The Biology Book: From the Origin of Life to Epigenetics, 250 Milestones in the History of Biology (2015)

Devonian Period

Adam Sedgwick (1785–1873), Roderick Murchison (1792–1871)

c. 417 Million BCE

The Devonian Period was so-named in 1839 by geologists Adam Sedgwick and Roderick Murchison, after the county of Devon, England, where the rocks of this period were first studied. The Devonian, from 417–359 million years ago, witnessed major changes in plant life and fish, including some fish that ventured on land. Oceans covered 85 percent of the globe, and there were two supercontinents: Laurasia in the Northern Hemisphere and Gondwanaland in the Southern Hemisphere.

The first land plants appeared some 450 million years ago, and the oldest vascular plants appeared at the beginning of the Devonian. Unlike the earlier nonvascular plants, such as liverworts, ferns, and moss, vascular plants have an extensive system of tubes that transport water and nutrients throughout the plant. During this time, vegetation was simple, limited to the water’s edge, and consisting of small plants, the tallest a mere 3 feet (1 meter) in height. Wood appeared, increasing axial strength, permitting trees to grow taller to reach open sunlight and support the greater weight of branches and leaves. Changes in the soil promoted the development of plant rooting systems; some 385 million years ago, the first tree-like organisms growing in forests were in evidence.

A REVOLUTION IN THE BIOTIC WORLD. During the Middle Devonian, the agnathans (jawless fish, with plate-like armor) started to decline in number. Jawed fish, such as the shark-like cartilaginous fish and the vast majority of extant bony fish, increased in number and variety and became the dominant marine and freshwater predators; this period has been justifiably called the Age of Fishes. From the lobe-finned jawed fish evolved the earliest tetrapods, which were able to crawl from the mud and move about out of water to feed on terrestrial invertebrates.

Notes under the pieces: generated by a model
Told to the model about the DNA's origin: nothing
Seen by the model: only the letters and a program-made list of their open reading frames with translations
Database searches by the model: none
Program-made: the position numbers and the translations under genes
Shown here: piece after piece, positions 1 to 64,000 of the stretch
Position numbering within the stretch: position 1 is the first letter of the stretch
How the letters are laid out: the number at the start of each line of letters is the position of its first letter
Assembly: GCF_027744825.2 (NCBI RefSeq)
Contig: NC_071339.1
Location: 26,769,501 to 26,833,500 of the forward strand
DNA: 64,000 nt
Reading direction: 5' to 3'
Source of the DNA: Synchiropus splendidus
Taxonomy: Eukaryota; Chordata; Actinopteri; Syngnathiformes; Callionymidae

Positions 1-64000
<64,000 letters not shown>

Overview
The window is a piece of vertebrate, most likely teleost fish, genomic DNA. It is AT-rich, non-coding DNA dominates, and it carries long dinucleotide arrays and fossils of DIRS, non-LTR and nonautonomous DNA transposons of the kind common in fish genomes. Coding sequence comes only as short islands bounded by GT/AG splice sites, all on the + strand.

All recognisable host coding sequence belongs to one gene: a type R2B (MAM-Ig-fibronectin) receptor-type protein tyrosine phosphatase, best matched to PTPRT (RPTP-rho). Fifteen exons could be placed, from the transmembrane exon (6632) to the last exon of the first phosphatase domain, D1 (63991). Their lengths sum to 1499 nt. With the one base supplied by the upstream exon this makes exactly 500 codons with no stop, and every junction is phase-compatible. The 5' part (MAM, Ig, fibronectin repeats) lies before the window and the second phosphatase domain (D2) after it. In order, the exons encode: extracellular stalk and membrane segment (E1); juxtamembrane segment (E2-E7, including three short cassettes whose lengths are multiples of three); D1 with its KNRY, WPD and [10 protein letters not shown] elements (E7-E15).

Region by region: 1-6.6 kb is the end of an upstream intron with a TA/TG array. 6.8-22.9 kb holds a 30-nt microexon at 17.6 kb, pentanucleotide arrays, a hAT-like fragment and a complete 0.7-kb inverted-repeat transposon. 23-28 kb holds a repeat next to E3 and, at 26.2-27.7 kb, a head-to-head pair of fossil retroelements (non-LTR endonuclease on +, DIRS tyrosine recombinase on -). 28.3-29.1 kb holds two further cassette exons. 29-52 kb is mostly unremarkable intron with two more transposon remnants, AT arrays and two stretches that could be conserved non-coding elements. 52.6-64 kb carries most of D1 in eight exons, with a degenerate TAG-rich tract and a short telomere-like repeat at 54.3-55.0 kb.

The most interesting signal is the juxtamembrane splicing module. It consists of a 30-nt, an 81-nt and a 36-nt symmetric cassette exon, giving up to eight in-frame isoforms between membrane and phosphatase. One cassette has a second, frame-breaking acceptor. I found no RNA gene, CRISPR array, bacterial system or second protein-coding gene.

Toward the end of the Devonian, some 70 percent of the invertebrates disappeared, with the greatest losses among marine and, to a lesser degree, among freshwater species; coral reefs disappeared entirely. Estimates of the duration of Late Devonian extinction range from 500,000 to 25 million years. Although its cause remains unknown, it ranks as one of the five major extinction events in biota history.

SEE ALSO: Fish (c. 530 Million BCE), Land Plants (c. 450 Million BCE), Amphibians (c. 360 Million BCE), Gymnosperms (c. 300 Million BCE), Coral Reefs (c. 8000 BCE), Paleontology (1796), Fossil Record and Evolution (1836), Continental Drift (1912).

This image from Ernst Haeckel’s Kunsiformen der Natur (Art Forms of Nature) of 1904 shows various sea anemones, classified as Actiniae, which are water-dwelling, predatory animals that may have flourished in coral reefs during the Devonian period. Since most Actiniaria lack hard parts, however, fossil records are sparse.